Staying in Shipshewana

Anyone who is a serious RVer knows where Shipshewana and Elkhart are, and has probably passed through this area at least once. Elkhart, Goshen, and Shipshewana are a mecca of sorts for fulltime RVers because most of the RVs (and their components) are made or distributed in this rural area of Indiana. It’s also Amish country and because of those two things it is a fun place to visit and stay while you are getting work done on your RV.

This is only our second visit and this time we scored a campground site right in the heart of things at the Shipshewana Flea Market campground. It’s hard to stress how different this area of the country is, but the sight of huge RVs being pulled next to a stream of horse and buggies might be a clue. It’s an interesting mix of the new and old and I really enjoyed visiting the area and exploring the sites. The last time we came through we got our Mor Ryde system and had limited time to explore but this time we were able to get out and see more things.

And of course the food. It is no exaggeration that I gained 4 lbs in a week eating in Amish country. All the butter and sugar was yummy but the Amish can eat that way and stay slim because they physically work every day. Still it was totally worth it and we ate out several times including the buffet at the Gates Restaurant.

Make no mistake this is Amish country and the stores and restaurants cater equally to the Amish residents as they do to the tourists. This makes for a really interesting mix of stores and restaurants with lots of products that you wouldn’t necessarily see anywhere else. It’s amazing how many products now exist that can be run off a battery and Lee and I spent a ton of time in a local stores that sold many products targeting Amish customers. In particular I found the grocery store interesting because it was a mix of bulk foods, closeout items, and the most varied section of baking products I have ever seen anywhere. Also buggies are everywhere. This calls for careful driving but certainly added to the overall experience for me.

I will say that I am extremely glad we are vaccinated. No one is wearing a mask here and although this is pretty common in rural areas, it is further complicated by the amount of Amish people. Despite the fact that there is no explicit restriction against getting vaccinated less than 10% of the Amish population has received the vaccine and the community at large is generally very resistant. That has led to a large group of people achieving some level of herd immunity as an estimated 90% of households have had COVID. A price has been paid though because death rates spiked to 125% of a four year average, but for this largely healthy group of people that seems to be acceptable.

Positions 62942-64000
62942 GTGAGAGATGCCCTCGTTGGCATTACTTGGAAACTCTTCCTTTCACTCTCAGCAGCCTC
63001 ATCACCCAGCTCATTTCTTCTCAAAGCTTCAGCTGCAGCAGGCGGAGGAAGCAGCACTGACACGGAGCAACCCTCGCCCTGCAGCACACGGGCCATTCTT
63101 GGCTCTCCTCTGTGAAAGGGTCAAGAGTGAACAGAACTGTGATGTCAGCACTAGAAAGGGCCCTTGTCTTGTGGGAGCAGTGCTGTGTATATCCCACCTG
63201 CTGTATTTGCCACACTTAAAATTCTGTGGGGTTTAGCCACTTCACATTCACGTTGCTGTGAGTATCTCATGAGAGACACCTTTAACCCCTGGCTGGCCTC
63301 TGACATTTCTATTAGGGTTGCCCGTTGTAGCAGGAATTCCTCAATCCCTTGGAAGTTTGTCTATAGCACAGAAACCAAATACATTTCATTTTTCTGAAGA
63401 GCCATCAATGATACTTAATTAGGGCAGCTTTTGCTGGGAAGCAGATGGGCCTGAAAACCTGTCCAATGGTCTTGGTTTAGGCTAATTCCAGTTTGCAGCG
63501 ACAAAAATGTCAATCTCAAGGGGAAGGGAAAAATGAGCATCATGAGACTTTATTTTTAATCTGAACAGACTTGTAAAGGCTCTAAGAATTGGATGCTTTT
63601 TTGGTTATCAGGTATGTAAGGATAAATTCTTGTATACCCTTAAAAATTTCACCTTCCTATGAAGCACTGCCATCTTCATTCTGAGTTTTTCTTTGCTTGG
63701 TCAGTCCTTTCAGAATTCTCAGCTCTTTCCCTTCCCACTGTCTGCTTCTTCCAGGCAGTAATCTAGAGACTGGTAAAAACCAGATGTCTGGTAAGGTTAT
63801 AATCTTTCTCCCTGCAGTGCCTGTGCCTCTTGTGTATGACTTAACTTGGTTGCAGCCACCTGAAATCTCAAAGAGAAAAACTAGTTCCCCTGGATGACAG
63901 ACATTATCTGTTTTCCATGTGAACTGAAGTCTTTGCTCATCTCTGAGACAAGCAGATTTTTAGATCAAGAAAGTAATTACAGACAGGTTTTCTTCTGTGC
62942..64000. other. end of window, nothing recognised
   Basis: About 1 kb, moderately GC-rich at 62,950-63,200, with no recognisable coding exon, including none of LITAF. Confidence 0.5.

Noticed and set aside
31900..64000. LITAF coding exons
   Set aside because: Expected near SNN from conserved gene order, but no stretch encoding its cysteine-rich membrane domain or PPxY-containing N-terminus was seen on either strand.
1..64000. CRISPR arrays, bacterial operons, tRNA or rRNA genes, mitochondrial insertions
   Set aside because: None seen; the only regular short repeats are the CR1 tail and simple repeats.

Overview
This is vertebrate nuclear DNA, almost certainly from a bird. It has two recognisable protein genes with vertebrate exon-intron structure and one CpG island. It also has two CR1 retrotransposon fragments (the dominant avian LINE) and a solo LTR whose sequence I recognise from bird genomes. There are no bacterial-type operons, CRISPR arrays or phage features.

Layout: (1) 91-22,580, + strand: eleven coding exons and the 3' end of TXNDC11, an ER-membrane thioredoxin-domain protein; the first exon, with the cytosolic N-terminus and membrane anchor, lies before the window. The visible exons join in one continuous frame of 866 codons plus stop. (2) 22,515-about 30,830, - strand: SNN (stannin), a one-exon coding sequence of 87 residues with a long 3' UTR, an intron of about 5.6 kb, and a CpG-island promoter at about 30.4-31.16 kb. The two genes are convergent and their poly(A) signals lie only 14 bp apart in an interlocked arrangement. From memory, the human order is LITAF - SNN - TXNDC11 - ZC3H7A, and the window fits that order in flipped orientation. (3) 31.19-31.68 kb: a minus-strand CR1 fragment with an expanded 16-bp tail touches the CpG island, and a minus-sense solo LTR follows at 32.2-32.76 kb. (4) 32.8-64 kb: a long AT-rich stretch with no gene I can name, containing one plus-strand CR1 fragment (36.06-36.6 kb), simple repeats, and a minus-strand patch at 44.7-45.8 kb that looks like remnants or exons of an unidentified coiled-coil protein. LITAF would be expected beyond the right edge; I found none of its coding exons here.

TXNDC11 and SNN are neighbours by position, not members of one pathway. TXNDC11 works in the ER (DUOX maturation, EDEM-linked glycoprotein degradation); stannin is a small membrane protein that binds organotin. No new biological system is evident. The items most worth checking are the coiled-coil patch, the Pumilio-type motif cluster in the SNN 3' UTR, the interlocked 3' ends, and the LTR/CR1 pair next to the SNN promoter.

The problem though is how it has impacted the non Amish who live and work in the area. To be clear I completely respect and appreciate the Amish way of life, but their choice to not wear masks has made things very uncomfortable for the non Amish who live and work with them. Vaccines took a long time to reach all age groups in the general population here in Indiana and the people 50 and below were at risk. We have met people who had severe cases here and in some cases a level of resentment has built up between the “English” and the Amish. It’s always been an uneasy alliance between these two groups, but COVID has exacerbated things.

I mention it because until we arrived it honestly never occurred to me and and this small area is a stark example of the differences in rural and urban populations. We have certainly seen these differences while traveling, but COVID has added an additional wrinkle into things. Even with the variant on the rise, we are still comfortable traveling, but if we were not vaccinated I would not be here. Furthermore I don’t think anyone who is high risk should come here until COVID is resolved. All that being said it is a lovely place and if you haven’t been it is definitely worth the stop.

One of the cool things you can do is stop and see the quilt gardens. They are made up of flowers in a quilt pattern and the couple I saw were really pretty. I also highly recommend going to some of the smaller stores. My absolute favorite was Dutch Country Market where you could watch the noodle making. I bought some of their product and it was deee-licious!!!

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2 thoughts on “Staying in Shipshewana

  1. We were just in Shipshewana. We are going back next week for a few days. Wish we had been there at the same time. We really like that town. The flea market was closed but we can go next week. Enjoy. Safe travels.

  2. I had no idea the Amish were resistant to getting the vaccine. Great post!

    On Thu, Aug 26, 2021 at 8:34 AM Camper Chronicles wrote:

    > Lee and Tracy posted: ” Anyone who is a serious RVer knows where > Shipshewana and Elkhart are, and has probably passed through this area at > least once. Elkhart, Goshen, and Shipshewana are a mecca of sorts for > fulltime RVers because most of the RVs (and their components) are ma” >

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